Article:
An Animal War that Lasted Four Years
Although it may seem like science fiction, a war between animals is perfectly possible and they happen all the time. Some species that form groups and defend territories have had many a battle over the years. One of the most recorded ones was an animal war that lasted four years.
Chimpanzees: capable of the worst and the best
The protagonists of this animal war were chimpanzees, perhaps one of the best-known primates. Humans have used them in the film industry, in animal experimentation, and for acting in circuses and homes.
The famous primatologist Jane Goodall has been observing this species for more than four decades. During this time, she has seen that chimpanzees are able to use tools, mourn the death of loved ones, and understand concepts such as justice.
In addition, she has also discovered that chimpanzees were able to match the worst crimes committed by humans. Some examples are infanticide and assassinations to achieve power. Surprisingly, apes can also carry out these kinds of deeds when fighting for territory. Among their most unknown behavior, animal warfare clearly stands out.
Surely, chimpanzee behavior will remind you of the human species. Humans are also capable of high doses of altruism, but also of great cruelty.
Foreword to an animal war
It was January 1974 when this war between primates broke out and lasted four years. Jane Goodall herself baptized it as the Gombe war in some of her books, in reference to the Tanzanian national park where she studied these primates.
After more than a decade of study, Jane began to observe how the chimpanzee community she had been studying for 10 years began to divide. At the time, Mike, an alpha male chimpanzee, reigned supreme. In the twilight of Mike the chimp’s reign, something began to change, and out of the 14 adult male chimps, six began to spend time away from the group.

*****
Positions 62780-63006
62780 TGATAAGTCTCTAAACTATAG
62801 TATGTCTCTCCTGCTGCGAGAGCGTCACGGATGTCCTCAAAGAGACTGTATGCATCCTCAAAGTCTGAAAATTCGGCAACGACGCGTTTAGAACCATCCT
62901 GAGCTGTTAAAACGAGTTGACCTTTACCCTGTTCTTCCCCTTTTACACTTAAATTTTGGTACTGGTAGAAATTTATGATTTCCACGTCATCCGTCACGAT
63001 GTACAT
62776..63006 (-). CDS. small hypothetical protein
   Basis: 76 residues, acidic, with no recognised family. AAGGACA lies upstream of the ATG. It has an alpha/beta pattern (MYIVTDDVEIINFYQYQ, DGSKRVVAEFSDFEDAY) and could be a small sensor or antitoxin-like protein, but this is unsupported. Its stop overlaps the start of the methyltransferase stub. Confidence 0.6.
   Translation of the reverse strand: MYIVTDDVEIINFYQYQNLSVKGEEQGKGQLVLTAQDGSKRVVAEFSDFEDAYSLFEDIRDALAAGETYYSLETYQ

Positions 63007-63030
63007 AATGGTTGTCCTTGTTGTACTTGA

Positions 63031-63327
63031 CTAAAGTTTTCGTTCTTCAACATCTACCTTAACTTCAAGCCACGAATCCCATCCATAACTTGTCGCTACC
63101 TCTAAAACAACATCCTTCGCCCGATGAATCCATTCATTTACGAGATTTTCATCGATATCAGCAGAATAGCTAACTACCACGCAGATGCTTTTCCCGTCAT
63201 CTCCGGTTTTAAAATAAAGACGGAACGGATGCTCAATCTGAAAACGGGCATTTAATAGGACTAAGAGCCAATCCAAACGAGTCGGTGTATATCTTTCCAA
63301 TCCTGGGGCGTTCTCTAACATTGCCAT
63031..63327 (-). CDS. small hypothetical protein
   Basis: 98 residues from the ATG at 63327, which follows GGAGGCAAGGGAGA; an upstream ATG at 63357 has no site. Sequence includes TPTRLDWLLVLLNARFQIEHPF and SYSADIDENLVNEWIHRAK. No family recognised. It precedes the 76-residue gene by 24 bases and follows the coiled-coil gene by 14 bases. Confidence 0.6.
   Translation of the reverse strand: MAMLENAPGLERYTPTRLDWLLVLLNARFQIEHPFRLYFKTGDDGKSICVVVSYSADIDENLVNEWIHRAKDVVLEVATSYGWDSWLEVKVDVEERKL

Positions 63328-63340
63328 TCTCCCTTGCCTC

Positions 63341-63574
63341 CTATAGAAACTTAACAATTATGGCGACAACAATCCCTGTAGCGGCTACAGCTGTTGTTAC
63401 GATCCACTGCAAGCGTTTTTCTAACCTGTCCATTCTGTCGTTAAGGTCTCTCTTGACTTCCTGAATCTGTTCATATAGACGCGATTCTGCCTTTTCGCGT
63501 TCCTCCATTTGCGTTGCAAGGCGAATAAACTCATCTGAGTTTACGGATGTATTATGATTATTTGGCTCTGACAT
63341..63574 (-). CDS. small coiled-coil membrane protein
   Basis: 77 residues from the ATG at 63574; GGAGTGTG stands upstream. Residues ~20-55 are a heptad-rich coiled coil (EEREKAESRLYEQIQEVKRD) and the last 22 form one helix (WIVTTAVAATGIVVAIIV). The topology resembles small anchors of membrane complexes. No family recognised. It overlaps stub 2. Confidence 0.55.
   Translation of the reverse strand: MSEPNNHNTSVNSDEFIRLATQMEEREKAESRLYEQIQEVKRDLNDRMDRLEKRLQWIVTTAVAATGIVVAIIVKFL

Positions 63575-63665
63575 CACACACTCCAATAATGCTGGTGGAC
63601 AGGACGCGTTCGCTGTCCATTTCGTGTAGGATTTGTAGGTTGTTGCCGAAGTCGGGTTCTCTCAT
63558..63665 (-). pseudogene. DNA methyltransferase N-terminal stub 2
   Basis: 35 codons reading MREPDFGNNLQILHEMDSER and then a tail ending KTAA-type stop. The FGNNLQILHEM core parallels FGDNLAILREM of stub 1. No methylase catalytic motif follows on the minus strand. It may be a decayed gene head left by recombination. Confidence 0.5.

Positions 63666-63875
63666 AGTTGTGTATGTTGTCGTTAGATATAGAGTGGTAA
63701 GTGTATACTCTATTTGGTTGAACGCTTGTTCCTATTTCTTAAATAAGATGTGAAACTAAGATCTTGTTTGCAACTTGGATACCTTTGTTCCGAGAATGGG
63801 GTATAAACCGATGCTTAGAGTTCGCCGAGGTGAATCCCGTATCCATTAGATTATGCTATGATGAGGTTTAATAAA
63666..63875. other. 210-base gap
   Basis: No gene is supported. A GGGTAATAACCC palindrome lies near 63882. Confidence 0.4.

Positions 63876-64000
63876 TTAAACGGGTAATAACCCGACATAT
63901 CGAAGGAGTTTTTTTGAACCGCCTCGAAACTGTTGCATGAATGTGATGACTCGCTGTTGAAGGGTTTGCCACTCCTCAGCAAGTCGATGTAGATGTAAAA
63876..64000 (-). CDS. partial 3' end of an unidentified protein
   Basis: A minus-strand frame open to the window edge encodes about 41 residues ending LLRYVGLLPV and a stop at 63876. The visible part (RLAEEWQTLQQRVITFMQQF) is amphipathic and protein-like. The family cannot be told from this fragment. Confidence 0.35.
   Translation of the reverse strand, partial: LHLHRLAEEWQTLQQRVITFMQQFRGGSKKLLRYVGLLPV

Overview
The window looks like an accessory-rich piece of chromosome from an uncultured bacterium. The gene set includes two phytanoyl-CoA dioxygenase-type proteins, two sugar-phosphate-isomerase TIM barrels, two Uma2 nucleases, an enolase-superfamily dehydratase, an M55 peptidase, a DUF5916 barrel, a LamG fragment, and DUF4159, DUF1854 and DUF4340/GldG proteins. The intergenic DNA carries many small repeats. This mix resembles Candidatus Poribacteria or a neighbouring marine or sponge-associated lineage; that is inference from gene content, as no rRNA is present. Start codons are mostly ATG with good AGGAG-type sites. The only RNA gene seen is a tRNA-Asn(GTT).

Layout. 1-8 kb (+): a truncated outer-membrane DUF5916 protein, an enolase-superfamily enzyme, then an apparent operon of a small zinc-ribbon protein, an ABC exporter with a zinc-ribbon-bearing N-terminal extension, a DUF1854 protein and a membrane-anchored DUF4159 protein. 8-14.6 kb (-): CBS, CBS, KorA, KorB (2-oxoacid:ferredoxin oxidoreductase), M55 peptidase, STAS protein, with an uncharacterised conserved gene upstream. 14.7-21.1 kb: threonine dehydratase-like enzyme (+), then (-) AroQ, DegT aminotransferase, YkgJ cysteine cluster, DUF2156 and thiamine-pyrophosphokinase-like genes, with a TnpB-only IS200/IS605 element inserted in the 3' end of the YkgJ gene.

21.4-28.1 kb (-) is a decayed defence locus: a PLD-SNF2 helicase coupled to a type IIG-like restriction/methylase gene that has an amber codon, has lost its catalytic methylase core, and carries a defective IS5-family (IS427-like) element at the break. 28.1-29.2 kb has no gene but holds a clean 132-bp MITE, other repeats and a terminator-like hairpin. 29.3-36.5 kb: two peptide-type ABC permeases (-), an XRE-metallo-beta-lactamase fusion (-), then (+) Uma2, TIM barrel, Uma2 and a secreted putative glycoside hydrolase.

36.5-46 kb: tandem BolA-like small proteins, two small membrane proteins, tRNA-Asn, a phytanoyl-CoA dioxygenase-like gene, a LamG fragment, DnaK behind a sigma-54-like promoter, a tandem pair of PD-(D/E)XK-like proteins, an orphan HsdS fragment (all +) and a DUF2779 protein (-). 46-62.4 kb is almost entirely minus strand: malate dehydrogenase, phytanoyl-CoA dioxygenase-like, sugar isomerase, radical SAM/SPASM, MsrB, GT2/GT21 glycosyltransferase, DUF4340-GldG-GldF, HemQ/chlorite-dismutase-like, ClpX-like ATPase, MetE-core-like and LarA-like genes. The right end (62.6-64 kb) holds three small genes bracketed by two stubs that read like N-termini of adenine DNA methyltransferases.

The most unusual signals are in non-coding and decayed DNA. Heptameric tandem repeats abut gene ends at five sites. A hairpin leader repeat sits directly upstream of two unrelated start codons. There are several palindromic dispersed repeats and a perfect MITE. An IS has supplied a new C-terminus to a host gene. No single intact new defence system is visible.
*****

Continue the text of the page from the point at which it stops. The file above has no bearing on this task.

This new group began to occupy a territory south of the rest of the clan, and among its members were two young males known as Hugh and Charlie. Males from both groups began to avoid each other and patrol their newly divided territories, a foretaste of what was to become a war between animals later.
The beginning of an animal war
Two years passed and Jane herself went on to document how one group had split into two communities. However, she was still unaware of what was about to happen. The encounters between the two groups were starting to become tense. Vocalizations and so-called displays, a way of releasing tension without actually fighting, began to happen.
That’s when the battle broke out. An afternoon in 1974, when a patrol of primates from the southern group decided to go on a route, they encountered Godi, a male from the northern group. While hiding, the members of the southern group reached Godi and attacked him. Without a chance to defend himself, they beat him up for 10 minutes straight.
After leaving him practically immobile due to his serious wounds, one of the males nicknamed Rodolf took a large stone and ended Godi’s life with a final blow. This happened even even though he posed no threat.
The outcome of the animal war
This first killing would lead to a real civil war that would last four years. Little by little, the southern chimpanzee community nicknamed Kasakela, would kill the northern males one by one. The northern community was named Kahama. In addition, they also even kidnapped three females from the Kahama group.
This real war between animals ended wiping out all the members of the Kahama community, causing the Kasakela males to take over the former territory of this chimpanzee clan.
Undoubtedly, this is another example that these primates aren’t only similar to humans in their ability to do good. They are also similar when it comes to murdering other members of their species in order to achieve power.
Along with other behavior attributed to this species described by Jane Goodall, such as cannibalism, hunting, or the use of tools, the truth is that this war between animals that took place in Gombe is a historic event in the study of animal behavior.
What do you think about this story? It sure took us by surprise! We still hope you enjoyed learning more about these fascinating creatures and their social behavior.It might interest you...